Quantcast

Subscribe to:
POZ magazine
E-newsletters
Join POZ: Facebook MySpace Twitter Pinterest
Tumblr Google+ Flickr MySpace
POZ Personals
Sign In / Join
Username:
Password:
Welcome, Guest. Please login or register.
August 27, 2014, 07:24:59 AM

Login with username, password and session length


Members
  • Total Members: 23329
  • Latest: ryant99
Stats
  • Total Posts: 636301
  • Total Topics: 48286
  • Online Today: 185
  • Online Ever: 585
  • (January 07, 2014, 02:31:47 PM)
Users Online
Users: 1
Guests: 118
Total: 119

Welcome


Welcome to the POZ/AIDSmeds Community Forums, a round-the-clock discussion area for people with HIV/AIDS, their friends/family/caregivers, and others concerned about HIV/AIDS.  Click on the links below to browse our various forums; scroll down for a glance at the most recent posts; or join in the conversation yourself by registering on the left side of this page.

Privacy Warning:  Please realize that these forums are open to all, and are fully searchable via Google and other search engines. If you are HIV positive and disclose this in our forums, then it is almost the same thing as telling the whole world (or at least the World Wide Web). If this concerns you, then do not use a username or avatar that are self-identifying in any way. We do not allow the deletion of anything you post in these forums, so think before you post.

  • The information shared in these forums, by moderators and members, is designed to complement, not replace, the relationship between an individual and his/her own physician.

  • All members of these forums are, by default, not considered to be licensed medical providers. If otherwise, users must clearly define themselves as such.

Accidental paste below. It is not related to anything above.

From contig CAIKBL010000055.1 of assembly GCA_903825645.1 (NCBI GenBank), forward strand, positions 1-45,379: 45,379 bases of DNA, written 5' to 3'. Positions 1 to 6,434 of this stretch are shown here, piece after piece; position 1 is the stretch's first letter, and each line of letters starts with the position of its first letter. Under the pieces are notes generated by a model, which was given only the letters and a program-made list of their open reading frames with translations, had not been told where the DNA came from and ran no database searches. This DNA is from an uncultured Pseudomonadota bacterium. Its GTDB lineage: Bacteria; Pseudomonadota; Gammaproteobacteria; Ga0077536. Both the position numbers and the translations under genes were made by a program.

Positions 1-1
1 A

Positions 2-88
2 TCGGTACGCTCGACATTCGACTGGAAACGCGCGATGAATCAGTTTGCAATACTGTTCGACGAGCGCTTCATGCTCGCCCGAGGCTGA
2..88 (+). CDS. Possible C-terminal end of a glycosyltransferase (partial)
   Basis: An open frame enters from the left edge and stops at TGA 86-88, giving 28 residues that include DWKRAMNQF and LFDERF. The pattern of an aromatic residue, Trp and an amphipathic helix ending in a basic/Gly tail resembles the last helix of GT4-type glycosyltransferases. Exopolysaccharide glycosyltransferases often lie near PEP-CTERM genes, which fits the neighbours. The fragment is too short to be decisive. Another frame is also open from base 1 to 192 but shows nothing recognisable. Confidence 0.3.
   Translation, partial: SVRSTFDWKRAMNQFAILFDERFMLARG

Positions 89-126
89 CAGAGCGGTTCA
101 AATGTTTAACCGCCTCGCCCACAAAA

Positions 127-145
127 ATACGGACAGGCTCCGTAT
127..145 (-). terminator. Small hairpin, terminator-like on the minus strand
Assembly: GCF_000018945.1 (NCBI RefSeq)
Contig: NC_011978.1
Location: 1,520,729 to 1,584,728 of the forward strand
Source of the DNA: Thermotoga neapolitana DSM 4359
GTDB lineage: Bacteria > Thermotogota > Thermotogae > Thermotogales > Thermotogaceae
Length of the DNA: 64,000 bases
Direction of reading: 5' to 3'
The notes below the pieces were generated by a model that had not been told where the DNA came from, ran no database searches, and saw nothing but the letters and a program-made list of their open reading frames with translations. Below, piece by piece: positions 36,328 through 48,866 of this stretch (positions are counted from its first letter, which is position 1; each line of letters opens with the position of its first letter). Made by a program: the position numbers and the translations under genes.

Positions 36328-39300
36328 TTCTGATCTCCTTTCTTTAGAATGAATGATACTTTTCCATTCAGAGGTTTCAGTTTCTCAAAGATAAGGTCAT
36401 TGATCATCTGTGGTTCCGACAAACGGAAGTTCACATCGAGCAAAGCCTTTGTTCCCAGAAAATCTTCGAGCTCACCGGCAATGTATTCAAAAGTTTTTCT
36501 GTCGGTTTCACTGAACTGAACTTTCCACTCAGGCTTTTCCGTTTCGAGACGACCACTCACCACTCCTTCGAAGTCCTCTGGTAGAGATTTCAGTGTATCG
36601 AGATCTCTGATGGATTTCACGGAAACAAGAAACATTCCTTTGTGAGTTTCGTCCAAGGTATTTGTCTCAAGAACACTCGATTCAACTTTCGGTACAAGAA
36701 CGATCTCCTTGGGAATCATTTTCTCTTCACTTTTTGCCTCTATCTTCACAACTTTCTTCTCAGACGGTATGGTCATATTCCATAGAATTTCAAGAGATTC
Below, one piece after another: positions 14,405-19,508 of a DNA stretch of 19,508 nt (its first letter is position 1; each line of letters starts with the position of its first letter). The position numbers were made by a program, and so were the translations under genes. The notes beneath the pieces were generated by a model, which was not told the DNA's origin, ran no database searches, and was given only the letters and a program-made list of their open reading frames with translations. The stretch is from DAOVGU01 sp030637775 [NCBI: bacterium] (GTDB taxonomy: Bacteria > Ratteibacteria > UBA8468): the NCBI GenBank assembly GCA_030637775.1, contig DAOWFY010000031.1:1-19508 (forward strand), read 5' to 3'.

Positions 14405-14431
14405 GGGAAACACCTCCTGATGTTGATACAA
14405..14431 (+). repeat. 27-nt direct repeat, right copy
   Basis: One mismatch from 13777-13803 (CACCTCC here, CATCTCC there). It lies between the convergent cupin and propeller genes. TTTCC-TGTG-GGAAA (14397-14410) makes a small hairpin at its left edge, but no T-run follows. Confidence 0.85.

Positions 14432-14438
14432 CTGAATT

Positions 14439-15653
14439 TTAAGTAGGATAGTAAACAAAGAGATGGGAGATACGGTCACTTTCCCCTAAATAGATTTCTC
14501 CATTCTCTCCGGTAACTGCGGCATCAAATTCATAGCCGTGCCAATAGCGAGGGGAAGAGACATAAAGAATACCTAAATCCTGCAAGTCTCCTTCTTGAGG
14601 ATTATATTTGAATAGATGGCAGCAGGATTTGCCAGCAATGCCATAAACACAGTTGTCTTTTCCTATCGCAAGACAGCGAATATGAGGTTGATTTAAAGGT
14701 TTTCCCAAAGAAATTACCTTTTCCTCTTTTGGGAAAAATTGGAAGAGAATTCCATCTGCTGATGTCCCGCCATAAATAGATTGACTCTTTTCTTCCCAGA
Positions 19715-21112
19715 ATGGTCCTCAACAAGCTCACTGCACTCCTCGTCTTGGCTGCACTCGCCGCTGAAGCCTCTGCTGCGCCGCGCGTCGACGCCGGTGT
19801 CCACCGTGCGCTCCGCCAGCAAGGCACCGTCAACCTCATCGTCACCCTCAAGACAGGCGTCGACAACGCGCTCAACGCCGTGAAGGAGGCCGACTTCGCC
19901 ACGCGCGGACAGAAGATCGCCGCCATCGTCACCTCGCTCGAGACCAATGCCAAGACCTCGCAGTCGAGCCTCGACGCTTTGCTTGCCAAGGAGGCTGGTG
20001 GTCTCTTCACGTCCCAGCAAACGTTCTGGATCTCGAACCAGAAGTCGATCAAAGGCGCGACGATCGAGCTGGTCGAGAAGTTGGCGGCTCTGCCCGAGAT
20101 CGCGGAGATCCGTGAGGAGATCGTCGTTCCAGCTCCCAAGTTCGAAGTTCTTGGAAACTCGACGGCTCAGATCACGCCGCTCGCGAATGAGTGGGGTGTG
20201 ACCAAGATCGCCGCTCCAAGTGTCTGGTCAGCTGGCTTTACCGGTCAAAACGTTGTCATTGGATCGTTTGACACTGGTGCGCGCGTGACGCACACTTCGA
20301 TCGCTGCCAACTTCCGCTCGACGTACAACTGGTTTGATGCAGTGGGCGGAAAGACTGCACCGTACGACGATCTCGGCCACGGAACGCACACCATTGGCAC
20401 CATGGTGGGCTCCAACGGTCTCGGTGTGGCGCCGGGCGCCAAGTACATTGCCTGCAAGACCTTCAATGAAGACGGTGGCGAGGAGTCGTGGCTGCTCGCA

• Forums members must behave at all times with respect and honesty. Posting guidelines, including time-out and banning policies, have been established by the moderators of these forums. Click here for “Am I Infected?” posting guidelines. Click here for posting guidelines pertaining to all other POZ/AIDSmeds community forums.

  • We ask all forums members to provide references for health/medical/scientific information they provide, when it is not a personal experience being discussed. Please provide hyperlinks with full URLs or full citations of published works not available via the Internet. Additionally, all forums members must post information which are true and correct to their knowledge.

  • Product advertisement—including links; banners; editorial content; and clinical trial, study or survey participation—is strictly prohibited by forums members unless permission has been secured from POZ.

To change forums navigation language settings, click here (members only), Register now

Para cambiar sus preferencias de los foros en español, haz clic aquí (sólo miembros), Regístrate ahora

Finished Reading This? You can collapse this or any other box on this page by clicking the symbol in each box.

Author Topic: New Here. Question  (Read 1075 times)

0 Members and 1 Guest are viewing this topic.

Offline alexjones

  • Member
  • Posts: 10
New Here. Question
« on: March 06, 2012, 06:13:28 PM »
First off, hello everyone. I'm Alex, I'm a 45 year old male living in the U.S. and I've been a lurker here for a while. I enjoy reading the forums and I appreciate all of the knowledgable conversation. I was diagnosed about 4 years ago and have been on meds since that time. CD4-400ish VL-UD. I'm feeling fine.